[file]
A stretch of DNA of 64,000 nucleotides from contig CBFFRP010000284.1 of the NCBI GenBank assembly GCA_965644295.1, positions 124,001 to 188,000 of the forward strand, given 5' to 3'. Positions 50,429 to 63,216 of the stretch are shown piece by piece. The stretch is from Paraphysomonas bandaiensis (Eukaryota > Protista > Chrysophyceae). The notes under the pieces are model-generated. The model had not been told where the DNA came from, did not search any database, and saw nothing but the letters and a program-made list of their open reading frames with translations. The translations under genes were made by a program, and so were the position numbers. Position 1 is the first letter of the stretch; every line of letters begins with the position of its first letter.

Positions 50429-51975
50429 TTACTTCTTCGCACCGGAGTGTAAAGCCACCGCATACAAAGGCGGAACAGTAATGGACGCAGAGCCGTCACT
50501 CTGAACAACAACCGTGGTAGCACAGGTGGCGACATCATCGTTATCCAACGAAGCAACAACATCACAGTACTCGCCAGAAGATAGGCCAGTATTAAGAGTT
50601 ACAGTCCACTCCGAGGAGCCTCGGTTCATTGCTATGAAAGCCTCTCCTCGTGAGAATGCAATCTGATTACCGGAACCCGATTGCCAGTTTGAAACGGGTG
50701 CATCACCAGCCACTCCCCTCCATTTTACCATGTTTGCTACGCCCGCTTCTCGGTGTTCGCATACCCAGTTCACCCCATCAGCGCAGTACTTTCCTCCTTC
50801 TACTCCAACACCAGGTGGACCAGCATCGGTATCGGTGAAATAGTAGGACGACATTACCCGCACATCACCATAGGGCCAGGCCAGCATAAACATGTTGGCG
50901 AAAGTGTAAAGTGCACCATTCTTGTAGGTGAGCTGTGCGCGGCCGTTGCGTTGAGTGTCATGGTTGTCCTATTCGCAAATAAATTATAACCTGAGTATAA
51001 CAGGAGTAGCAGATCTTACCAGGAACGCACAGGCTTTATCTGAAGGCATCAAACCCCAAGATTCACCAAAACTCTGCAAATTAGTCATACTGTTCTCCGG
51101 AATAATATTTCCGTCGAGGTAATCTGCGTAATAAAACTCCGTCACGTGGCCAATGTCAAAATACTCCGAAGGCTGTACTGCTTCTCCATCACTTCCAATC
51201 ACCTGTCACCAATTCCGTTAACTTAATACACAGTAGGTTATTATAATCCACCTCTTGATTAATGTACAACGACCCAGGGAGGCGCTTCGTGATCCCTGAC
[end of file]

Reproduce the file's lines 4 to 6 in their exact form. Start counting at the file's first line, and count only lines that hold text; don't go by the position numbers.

50501 CTGAACAACAACCGTGGTAGCACAGGTGGCGACATCATCGTTATCCAACGAAGCAACAACATCACAGTACTCGCCAGAAGATAGGCCAGTATTAAGAGTT
50601 ACAGTCCACTCCGAGGAGCCTCGGTTCATTGCTATGAAAGCCTCTCCTCGTGAGAATGCAATCTGATTACCGGAACCCGATTGCCAGTTTGAAACGGGTG
50701 CATCACCAGCCACTCCCCTCCATTTTACCATGTTTGCTACGCCCGCTTCTCGGTGTTCGCATACCCAGTTCACCCCATCAGCGCAGTACTTTCCTCCTTC